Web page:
by Elena Nicola, a recent LSE Sociology graduate – @elenatheolive
This is not a review, more something akin to the appreciation of a work of art. Last week, on a very rare occasion, I felt a spark of empowerment from modern film. I, Daniel Blake – Ken Loach’s newest hit blockbuster – was the representation working class people have been waiting years for. So easily forgotten about in Hollywood glamour, the hard-hitting reality of life in the U.K whilst unemployed and seeking support was at the absolute heart of this moving, raw motion picture.
Daniel Blake, a working class man from the North of England, has unfortunately experienced a major heart attack leaving him unable to work and lost for income. Whilst chasing up the bureaucratic ladder of the Job Centre, he encounters a young “lass” and mother of two, Katie. He learns they have been moved from London by the authorities, away from their family and livelihood, to a small house nearby his. Touching on gentrification, social cleansing, issues of gender and more, this film proceeds to truly captivate what is unfortunately a tough modern day life for many Brits experiencing the benefits system. In essence, each of these stratifications deserve their own blog post, but then this would be about 20 pages long. Instead, I’ll touch on the message I believe this film was trying to convey and represent. It is one that moved me, and still has me pondering about days after leaving the movie theatre.
Not leaving the cinema feeling like I’d just paid eight pounds to “escape” reality was, in all honesty, different. In fact, to face an issue head on without an over exuberated message of hope and progress was an experience I’d never felt with mainstream cinema. No ideological sugar-coating that hard work gets you a job, no fancy set or props, and essentially, no happy ending. I, like many others enjoy the occasional comedy or sci-fi. I appreciate the entertainment sector for what it is, and congratulate many who have succeeded within it. Yet this particular film made me realise that media production can be so much more than that. We too often seek comfort in movies that distance ourselves as far away from reality as humanly possible, in the hope that they will self-medicate our fears and disbeliefs. Of course, we need to be inspired to encounter change, to grow as humans and to aspire for alternatives in society. Yet on this occasion, after years of Channel 5 poverty porn, extreme right-wing propaganda claiming a working-class “dependency” culture and news articles with quite literally made up statistics, it was time to wipe the slate and set the record. Ken Loach has made a statement that is long overdue. The overall message? That a failed attempt at rationalising individual situations has violently imploded, leaving victims holding on to what they can in order to survive.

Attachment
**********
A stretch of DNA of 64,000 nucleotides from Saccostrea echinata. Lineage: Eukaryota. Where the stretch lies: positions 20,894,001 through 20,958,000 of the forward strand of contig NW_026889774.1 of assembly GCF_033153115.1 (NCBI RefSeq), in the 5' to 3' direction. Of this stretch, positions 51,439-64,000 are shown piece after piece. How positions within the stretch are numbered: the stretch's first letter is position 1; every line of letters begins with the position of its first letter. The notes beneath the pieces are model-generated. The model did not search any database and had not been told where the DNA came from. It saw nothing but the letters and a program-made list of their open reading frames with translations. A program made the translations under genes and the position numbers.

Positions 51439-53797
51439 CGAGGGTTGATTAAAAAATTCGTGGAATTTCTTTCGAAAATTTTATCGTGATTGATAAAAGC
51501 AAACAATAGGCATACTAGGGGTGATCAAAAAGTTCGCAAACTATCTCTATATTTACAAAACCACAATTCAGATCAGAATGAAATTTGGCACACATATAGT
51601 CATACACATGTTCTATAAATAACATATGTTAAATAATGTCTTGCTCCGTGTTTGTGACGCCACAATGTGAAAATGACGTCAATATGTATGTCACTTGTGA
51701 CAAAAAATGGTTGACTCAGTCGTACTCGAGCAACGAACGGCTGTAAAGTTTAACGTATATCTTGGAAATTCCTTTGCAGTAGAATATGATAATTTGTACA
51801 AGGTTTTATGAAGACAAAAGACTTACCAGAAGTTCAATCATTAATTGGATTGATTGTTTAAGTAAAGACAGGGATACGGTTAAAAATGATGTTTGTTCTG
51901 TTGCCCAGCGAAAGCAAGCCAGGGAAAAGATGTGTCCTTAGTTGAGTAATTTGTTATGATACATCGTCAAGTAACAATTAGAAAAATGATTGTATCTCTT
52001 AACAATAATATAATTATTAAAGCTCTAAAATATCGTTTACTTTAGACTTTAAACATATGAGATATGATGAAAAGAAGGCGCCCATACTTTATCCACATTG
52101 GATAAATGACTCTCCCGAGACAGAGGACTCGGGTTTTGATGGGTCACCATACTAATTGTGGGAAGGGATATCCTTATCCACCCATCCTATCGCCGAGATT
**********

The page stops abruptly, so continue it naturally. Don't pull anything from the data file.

Sometimes things do not work out for those who cannot afford the privilege of a medical care that enhances the body’s performance, the hearty nutritional food that provides the energy to have a productive day or the connections to find work that pays enough to afford a London flat. The power and strength of those in a tough, hard-hitting situation is an intersectional, imbalanced journey that depends on the individual. Being “Fit for Work” is not a term that can be applied to all. Job Seekers Allowance is not a scheme that provides comfort to everyone who is unemployed. They are not terms that willingly work together or correspond. The hierarchy of the system has ensured a stress attached to the processes in place that do not promise the “National Insurance” that has been paid into by many, some for their whole lives. Too frequently the story goes like this. Sick leave resulting in days off. Days lead to weeks. Rent is not paid. Doctor informs there are major risks in returning to work. Government department emphasises that Employment and Support Allowance is not an option. No work. No pay. No food. Worse health. An out of control situation that fingers cannot just snap away. People do not willingly experience hunger or a cold nights sleep without exhausting their options. Sometimes, those options involve going beyond the limits of legality to provide for themselves and their families. Sometimes, it just doesn’t work out.
These people are not numbers, nor are they statistics or cases. They are citizens, now for goodness sake – can we treat them like they are?